Origin of clipped
verb (used with object), clipped, clipped or clipt, clip·ping.
verb (used without object), clipped, clipped or clipt, clip·ping.
Origin of clip1
verb (used with or without object), clipped, clip·ping.
Origin of clip2
Related Words for clippedtrim, shave, prune, mow, snip, shear, knock, smack, whack, lower, cut, truncate, shorten, reduce, pare, crop, dock, decrease, slash, bob
Examples from the Web for clipped
Contemporary Examples of clipped
Denton, who speaks in the clipped cadence of the Oxford-educated Brit he is, has built quite a castle.The Gospel According to Nick Denton—What Next For The Gawker Founder?
December 14, 2014
Bergdahl dialed out, leaned into the desk, and spoke to his contacts in code names and a clipped military shorthand.Bergdahl’s Dad: Drone Killed Captor’s Kid
June 6, 2014
The cops had heard that he clipped people at everything, from golf to throwing quarters at a crack in the floor.
But the people he clipped were mostly members of his own profession.
But “Studies show…” items can be clipped and pasted by… By people like me.P.J. on the Owl-Monkey Project and the Science of Chick Flicks
P. J. O’Rourke
April 6, 2014
Historical Examples of clipped
And the clipped privet bush by the trellis and the may tree by the gate.Life and Death of Harriett Frean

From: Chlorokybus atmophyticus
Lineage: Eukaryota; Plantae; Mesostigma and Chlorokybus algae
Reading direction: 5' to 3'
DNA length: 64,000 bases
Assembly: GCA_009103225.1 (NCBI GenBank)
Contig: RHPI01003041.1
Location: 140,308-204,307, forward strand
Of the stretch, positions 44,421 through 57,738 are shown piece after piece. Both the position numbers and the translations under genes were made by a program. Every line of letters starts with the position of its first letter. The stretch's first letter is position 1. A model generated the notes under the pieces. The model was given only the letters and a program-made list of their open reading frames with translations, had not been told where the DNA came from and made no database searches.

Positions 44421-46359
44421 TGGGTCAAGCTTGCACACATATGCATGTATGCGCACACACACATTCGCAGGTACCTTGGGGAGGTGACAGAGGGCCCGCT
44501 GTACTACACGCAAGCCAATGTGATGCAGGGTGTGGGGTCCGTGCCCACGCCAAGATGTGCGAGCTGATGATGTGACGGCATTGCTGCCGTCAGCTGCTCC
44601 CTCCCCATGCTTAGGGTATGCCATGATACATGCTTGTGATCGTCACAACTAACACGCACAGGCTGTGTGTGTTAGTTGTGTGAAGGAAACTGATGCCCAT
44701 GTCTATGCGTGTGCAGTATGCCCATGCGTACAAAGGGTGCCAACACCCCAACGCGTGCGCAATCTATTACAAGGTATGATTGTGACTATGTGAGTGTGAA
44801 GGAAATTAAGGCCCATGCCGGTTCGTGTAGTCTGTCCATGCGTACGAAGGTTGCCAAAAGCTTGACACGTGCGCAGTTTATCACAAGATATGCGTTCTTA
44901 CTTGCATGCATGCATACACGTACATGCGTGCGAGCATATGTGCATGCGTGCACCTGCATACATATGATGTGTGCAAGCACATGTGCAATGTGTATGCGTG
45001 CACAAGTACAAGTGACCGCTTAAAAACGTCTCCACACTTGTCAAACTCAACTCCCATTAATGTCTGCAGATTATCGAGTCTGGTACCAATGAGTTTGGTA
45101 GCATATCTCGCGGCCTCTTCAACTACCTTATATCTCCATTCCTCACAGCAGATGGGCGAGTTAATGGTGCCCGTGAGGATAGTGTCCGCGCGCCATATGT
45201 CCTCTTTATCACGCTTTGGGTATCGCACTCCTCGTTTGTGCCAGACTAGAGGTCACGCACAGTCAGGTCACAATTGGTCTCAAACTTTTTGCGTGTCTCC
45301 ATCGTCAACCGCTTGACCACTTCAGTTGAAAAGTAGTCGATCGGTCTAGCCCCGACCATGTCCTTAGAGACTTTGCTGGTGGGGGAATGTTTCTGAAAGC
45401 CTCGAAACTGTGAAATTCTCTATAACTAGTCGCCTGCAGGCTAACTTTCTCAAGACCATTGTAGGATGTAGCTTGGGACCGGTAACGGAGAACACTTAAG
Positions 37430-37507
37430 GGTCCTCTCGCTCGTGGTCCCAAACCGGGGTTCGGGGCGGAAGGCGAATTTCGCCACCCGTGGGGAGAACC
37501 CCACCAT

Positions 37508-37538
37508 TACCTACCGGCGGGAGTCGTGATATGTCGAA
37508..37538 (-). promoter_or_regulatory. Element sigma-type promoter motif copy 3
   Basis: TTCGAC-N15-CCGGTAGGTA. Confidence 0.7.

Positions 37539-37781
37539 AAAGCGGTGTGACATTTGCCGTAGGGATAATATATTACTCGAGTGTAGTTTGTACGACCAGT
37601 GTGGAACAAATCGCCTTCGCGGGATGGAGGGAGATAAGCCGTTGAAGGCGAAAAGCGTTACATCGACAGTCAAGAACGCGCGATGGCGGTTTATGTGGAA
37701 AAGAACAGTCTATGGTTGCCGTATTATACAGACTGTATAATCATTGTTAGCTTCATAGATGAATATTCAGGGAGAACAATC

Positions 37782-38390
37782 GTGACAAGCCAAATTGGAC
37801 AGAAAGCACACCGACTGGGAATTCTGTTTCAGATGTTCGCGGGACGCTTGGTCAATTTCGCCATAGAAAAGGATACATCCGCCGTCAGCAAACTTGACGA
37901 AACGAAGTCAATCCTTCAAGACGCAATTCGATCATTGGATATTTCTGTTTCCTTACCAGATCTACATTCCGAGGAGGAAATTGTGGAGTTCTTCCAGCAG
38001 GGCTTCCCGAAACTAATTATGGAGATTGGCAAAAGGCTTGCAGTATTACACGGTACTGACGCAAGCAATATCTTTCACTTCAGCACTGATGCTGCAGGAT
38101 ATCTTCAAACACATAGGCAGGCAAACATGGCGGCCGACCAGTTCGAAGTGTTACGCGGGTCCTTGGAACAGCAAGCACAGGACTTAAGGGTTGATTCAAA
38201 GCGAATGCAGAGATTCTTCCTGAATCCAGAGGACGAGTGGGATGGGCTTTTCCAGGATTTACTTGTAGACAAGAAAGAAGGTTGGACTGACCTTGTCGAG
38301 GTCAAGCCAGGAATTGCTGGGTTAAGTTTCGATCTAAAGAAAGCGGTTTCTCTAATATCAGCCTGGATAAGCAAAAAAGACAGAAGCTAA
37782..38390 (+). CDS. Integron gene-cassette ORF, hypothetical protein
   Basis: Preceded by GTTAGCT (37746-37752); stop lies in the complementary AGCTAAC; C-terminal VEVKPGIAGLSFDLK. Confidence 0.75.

The "thanks" clipped like a steel trap, and the business was completed.Thoroughbreds
W. A. Fraser
Only the point of it stuck up; the rest was clipped as clean as a rat-terrier's.The Underdog
F. Hopkinson Smith
Dilly rose, and, as some one afterwards said, "clipped it right up to him."Meadow Grass
It ranged high, moreover, and only clipped away a bit of the roof.The Downfall
verb clips, clipping or clipped (mainly tr)
- to restrict someone's freedom
- to thwart someone's ambition
Word Origin for clip
verb clips, clipping or clipped (tr)
Word Origin for clip
"to cut or sever with a sharp instrument," c.1200, from a Scandinavian source (cf. Old Norse klippa, Swedish klippa, Danish klippe "clip, shear, cut") probably echoic. Related: Clipped; clipping.
Meaning "to pronounce short" is from 1520s. The verb has a long association with shady activities, originally especially in reference to cutting or shaving metal from coins (c.1400), but later extended to swindles from the sense "to shear sheep," hence clip-joint "place that overcharges outrageously" (1933, American English, a term from Prohibition). To clip (someone's) wings figuratively (1590s) is from the method of preventing a captive bird from flying.
"fasten, hold together by pressure," also (mostly archaic) "to embrace," from Old English clyppan "to embrace, clasp; surround; prize, honor, cherish;" related to Old Frisian kleppa "to embrace, love," Old High German klaftra, German klafter "fathom" (on notion of outstretched arms). Also cf. Lithuanian glebys "armful," globiu "to embrace, support." Meaning "to fasten, bind" is early 14c. Meaning "to fasten with clips" is from 1902. Related: Clipped; clipping. Original sense of the verb is preserved in U.S. football clipping penalty.
"something for attaching or holding," mid-14c., probably from clip (v.2). Meaning "receptacle containing several cartridges for a repeating firearm" is from 1901. Meaning "piece of jewelry fastened by a clip" is from 1937. This is also the source of paper clip (1854). Old English had clypp "an embrace."